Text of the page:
We’ve seen 3D printers showing up in more dramatic TV series like Grey’s Anatomy in a recent season and among a lot of other TV shows. The general public has this perception that 3D printing is easy, but that’s just not the reality of it. It’s no surprise that the general public does not understand the amount of time, effort, and work it takes to go and make anything on a 3D printer that is a complete usable item or product design. Unless you do it yourself and you’ve studied it, you’ve been taught it, or you bought your own 3D printer and started learning CAD software on your own the hard way just to explore it, you’re not going to know that it’s going to take hours and hours. Tom debunks some of the 3D printing myths to help illuminate the eyes of the general public about the realities of 3D printing.
Listen to the podcast here:
3D Printing Myths
I have something I was inspired to talk to you about. It’s about a comment on Facebook to an advertisement that my company put out there. I’ll have to set this up. It deserves a little background. I’ll also mention and address the elephant in the room. If you recall, we did an episode on a case study of a 3D print project, which is this 3D printed microphone block that we created on and off over the period of a year and a half. I went through in that episode all different stages and evolution or iterations that I went through in creating that mic block.
The 3D Printed Mic Block
This was a side project at first. It was not something I needed to do for business, but sometimes we go live on Facebook or I have some video that we do while we’re recording. I wanted it branded for our brand. I made this 3D printed mic block and measured my microphone. We got it to fit on there and printed out our podcast logo or a variation of it on a photo paper. I attached it to it and you’ve got a brand-new mic block just like all the TV stations, news and newsgroups that are always out interviewing people on the street and they have their big NBC or ABC or CBS whatever logo on the microphone. It made perfect sense to me to take that opportunity to promote my brand on any video that we do.
I originally created it for us. You can go back and check out that episode of WTFFF to see the nitty-gritty of making that particular product. It’s been through about six or seven iterations of improving it along the way. In the very beginning, I used Krazy Glue to stick the photo paper to the outside of this mic block. Eventually, I got more sophisticated with it and made it. I have a template, you print it on a photo paper, you cut it and you slide your logo in. It makes a whole lot more sense. Nobody makes manufacturers on mic block that you can buy at retail for the common microphone that’s used in podcasting. The most popular microphones these days are from Audio-Technica. There’s a couple of them and I made this mic block fit a wide range of different microphones including those.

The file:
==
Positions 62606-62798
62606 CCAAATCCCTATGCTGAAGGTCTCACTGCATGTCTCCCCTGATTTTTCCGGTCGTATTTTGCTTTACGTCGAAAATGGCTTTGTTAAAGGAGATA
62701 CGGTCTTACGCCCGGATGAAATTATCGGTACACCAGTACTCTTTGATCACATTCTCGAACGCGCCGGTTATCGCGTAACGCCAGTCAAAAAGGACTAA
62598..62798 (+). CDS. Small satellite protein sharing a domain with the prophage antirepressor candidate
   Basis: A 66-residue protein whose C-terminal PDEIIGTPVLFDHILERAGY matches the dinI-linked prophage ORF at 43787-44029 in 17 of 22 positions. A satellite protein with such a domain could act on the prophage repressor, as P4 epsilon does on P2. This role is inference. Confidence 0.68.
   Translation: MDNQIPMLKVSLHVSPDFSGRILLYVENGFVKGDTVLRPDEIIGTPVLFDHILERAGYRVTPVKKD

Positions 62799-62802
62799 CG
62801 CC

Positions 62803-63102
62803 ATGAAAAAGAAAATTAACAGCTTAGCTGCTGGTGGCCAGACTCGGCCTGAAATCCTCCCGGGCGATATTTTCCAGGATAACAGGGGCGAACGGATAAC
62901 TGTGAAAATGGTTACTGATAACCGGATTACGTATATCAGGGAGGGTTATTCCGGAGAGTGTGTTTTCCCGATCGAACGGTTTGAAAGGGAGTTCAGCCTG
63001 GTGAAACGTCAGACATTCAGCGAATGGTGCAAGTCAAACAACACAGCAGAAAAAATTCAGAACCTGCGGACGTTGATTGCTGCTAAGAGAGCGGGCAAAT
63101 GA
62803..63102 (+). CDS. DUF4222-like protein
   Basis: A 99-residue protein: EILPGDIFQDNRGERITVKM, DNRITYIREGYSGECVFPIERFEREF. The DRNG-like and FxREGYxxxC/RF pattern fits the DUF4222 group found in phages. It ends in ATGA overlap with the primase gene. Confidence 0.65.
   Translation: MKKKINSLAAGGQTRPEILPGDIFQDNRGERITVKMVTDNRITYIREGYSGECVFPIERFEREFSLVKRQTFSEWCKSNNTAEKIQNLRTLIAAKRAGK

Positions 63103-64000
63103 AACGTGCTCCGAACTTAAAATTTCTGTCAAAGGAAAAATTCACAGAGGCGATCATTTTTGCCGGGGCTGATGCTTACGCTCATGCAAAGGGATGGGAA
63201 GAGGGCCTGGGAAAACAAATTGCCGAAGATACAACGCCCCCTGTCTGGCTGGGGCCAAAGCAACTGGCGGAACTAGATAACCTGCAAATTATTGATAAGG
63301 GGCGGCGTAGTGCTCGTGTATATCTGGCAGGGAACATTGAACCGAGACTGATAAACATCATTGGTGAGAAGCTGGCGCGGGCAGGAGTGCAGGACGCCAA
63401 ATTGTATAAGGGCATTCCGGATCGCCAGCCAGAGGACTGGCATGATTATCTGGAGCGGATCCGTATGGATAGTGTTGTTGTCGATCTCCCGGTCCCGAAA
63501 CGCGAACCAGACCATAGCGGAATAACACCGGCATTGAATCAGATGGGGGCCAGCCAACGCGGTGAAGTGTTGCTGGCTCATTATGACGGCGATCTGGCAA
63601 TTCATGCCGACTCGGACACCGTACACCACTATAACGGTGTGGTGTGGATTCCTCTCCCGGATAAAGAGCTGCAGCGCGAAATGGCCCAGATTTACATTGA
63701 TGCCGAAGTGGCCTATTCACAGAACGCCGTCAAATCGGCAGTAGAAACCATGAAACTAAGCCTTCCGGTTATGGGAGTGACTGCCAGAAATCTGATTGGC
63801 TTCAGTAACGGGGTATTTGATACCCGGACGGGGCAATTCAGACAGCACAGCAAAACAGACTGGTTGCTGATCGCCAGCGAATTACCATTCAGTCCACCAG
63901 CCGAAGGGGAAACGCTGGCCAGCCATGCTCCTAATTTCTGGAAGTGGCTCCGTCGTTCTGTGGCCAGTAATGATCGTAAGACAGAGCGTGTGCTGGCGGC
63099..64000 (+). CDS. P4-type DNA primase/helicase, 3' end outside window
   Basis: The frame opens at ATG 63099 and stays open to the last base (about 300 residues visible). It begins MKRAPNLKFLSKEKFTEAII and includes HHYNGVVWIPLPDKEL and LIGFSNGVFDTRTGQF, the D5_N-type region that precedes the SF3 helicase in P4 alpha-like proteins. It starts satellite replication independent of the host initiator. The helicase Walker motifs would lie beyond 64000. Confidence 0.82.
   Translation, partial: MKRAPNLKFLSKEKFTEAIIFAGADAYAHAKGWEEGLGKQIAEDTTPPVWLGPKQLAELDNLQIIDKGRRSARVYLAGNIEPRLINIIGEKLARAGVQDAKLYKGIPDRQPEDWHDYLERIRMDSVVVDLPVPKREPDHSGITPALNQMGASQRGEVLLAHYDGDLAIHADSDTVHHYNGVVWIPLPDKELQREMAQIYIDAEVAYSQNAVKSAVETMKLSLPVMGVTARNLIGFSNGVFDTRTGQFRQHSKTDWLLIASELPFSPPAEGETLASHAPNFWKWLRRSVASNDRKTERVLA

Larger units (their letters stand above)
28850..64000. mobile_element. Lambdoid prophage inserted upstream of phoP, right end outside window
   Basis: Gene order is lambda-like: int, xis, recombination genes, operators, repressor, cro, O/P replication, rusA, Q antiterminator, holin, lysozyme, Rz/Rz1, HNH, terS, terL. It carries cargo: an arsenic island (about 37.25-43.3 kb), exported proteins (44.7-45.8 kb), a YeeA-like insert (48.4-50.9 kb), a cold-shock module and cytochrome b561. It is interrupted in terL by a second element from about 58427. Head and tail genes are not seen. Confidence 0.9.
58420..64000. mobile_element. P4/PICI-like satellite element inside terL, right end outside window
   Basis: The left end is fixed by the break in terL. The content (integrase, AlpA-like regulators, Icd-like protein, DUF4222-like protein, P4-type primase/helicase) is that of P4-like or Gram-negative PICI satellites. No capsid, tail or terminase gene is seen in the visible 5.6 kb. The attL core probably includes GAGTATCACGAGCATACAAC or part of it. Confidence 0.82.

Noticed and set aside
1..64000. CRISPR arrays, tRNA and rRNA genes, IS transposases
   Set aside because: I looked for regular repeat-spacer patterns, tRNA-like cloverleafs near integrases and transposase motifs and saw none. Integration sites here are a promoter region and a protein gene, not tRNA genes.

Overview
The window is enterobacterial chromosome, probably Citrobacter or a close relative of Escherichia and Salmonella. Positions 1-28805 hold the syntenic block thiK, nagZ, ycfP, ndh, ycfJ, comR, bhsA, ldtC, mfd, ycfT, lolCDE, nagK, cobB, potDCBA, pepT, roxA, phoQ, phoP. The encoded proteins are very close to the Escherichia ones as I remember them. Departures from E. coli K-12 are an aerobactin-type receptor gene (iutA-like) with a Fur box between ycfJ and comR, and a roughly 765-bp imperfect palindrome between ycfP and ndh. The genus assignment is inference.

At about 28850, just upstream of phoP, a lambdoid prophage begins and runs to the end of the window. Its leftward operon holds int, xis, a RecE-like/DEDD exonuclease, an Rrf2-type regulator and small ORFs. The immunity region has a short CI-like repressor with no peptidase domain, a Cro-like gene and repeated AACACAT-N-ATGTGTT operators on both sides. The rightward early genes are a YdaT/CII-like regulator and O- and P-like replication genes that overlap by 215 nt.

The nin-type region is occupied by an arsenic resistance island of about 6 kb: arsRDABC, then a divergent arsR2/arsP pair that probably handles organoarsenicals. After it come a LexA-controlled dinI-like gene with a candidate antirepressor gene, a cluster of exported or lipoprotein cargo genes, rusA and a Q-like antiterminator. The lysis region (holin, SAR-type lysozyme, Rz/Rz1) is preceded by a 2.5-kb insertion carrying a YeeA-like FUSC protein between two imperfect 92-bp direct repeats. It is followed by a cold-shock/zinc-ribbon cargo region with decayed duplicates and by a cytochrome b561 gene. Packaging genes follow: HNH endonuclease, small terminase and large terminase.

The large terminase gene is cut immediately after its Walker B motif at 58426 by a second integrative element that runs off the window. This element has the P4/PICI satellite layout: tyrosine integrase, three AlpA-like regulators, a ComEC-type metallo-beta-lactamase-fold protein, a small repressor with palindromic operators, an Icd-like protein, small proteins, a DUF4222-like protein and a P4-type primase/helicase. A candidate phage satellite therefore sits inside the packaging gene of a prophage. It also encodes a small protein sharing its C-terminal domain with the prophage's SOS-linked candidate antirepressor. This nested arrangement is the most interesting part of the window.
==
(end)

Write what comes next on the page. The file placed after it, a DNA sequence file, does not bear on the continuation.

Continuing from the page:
Fast forward to summer 2018, I have another company, completely separate from the product design business and the 3D printing podcast and it is a podcast production company and it’s grown significantly over the last few years. We have some marketing programs we’re engaged in, especially social media marketing, Facebook, LinkedIn, YouTube, also Google AdWords and such. We’ve been having great success using that mic block as a lead generator. I don’t know if any of you may have seen this on Facebook, but there’s an ad that says, “Get a free customized mic block. Just pay the shipping and your show’s brand will be on display every time you record.” We only charge $10 or $9.95 or something for this thing. It covers the shipping and a little bit of labor to pack it up.
By no means, we are not making a profit on this. It’s ideally a breakeven in reality with the advertising cost, it’s a lost leader in reality. We’re trying to generate leads for that podcast business and people that want a mic block probably would be interested in some other services related to podcasting. When they sign up on Facebook, we get their name and information and we can re-target them through email and other things. Anyway, that’s what we’ve been doing and using as a lead generator. I’ve been 3D printing them myself. We’ve been shipping maybe two or three a day and I can keep up with that, just printing with my own 3D printers, but I have it planned. I’ve got an outsource ready to print them in larger quantity and actually the quality they print with their printers is a little better than the quality I compare with my printers here in our office. That will be great.